Impact of Covid-19
How Covid-19 Made Food Insecurity Worse
Since the closing of schools in March of 2020, youth have had little to no access to school food banks and programs. Rising unemployment has also put a strain on government programs and food bank's supply of food and funding. Because of that, there are many families who have been struggling with hunger and food insecurity since the beginning of the pandemic.
The shortage of food available to newly unemployed families has thrown youth into a state of fear and food insecurity. Children and teens in these households are beginning to experience the effects of hunger and food insecurity. If they are not able to be helped in time, they will begin to experience malnutrition and the physical and mental effects of it. Following that, their behavior will change drastically to create more lasting effects.
Children and Covid-19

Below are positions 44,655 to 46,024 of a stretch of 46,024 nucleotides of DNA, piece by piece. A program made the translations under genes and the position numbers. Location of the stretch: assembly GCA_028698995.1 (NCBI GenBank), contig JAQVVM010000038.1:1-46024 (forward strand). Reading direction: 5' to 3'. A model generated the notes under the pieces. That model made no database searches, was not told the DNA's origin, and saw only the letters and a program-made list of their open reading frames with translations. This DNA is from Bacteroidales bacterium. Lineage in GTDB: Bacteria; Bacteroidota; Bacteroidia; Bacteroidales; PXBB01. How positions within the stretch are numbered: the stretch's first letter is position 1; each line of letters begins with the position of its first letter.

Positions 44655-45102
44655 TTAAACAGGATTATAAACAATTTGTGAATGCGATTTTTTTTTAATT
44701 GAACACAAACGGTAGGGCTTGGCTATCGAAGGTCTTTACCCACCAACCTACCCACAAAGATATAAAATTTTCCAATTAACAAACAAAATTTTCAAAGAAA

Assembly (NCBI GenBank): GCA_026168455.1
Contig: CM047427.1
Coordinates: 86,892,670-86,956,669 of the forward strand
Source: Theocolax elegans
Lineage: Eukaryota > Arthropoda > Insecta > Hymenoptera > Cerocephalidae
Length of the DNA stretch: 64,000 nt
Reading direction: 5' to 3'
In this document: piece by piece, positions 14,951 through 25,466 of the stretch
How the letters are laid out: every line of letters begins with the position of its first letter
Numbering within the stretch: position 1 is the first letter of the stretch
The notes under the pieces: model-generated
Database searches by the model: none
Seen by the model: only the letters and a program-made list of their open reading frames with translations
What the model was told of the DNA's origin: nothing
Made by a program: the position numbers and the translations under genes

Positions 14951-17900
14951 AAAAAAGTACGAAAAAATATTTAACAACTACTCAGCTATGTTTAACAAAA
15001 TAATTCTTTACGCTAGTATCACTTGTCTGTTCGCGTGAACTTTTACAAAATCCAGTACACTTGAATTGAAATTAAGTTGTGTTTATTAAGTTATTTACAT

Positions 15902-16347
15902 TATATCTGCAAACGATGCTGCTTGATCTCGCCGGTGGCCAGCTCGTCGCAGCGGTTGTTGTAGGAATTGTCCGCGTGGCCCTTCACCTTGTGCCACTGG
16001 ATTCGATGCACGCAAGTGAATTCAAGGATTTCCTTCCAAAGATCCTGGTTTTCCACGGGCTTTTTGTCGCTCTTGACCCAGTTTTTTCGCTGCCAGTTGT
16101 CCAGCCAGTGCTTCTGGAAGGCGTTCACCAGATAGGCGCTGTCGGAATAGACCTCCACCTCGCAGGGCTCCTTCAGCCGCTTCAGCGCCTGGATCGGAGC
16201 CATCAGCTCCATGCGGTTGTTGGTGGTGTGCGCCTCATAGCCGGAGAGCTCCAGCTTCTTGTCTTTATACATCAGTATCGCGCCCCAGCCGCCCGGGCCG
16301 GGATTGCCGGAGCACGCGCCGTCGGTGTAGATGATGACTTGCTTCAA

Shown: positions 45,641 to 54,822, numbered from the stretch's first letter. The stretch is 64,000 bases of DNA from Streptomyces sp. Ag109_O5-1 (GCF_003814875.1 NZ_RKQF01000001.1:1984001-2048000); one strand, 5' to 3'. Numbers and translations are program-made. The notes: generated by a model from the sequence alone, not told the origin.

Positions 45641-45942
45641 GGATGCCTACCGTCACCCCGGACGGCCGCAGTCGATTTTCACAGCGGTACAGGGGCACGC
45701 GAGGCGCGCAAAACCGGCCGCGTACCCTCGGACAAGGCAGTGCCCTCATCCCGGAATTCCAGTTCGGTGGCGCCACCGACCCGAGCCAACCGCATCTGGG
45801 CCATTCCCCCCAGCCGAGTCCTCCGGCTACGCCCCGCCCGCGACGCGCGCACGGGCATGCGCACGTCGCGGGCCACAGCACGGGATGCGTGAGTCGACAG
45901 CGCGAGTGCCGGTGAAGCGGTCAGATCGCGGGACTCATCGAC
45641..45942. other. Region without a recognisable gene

Children with parents who were recently unemployed are more vulnerable than ever before. They can still be heavily impacted by hunger and food insecurity's effect on their health and brain development. Stopping these effects before they become a permanant part of their lives should be of highest priority.
Teens and Covid-19
Teens in families who are beginning to experience food insecurity and hunger because of their parents recent unemployment will begin to experience the mental health effects after a few months of food insecurity. They will have started to get involved in managing the family food usage and begin to ignore their own development.
There are 47,460 youth in Maine who are struggling with hunger and food insecurity. Our mission is to end food insecurity in Maine by bring that number down to zero. To do that we have partnered with schools, manage food banks, and hold food drives and distribution events.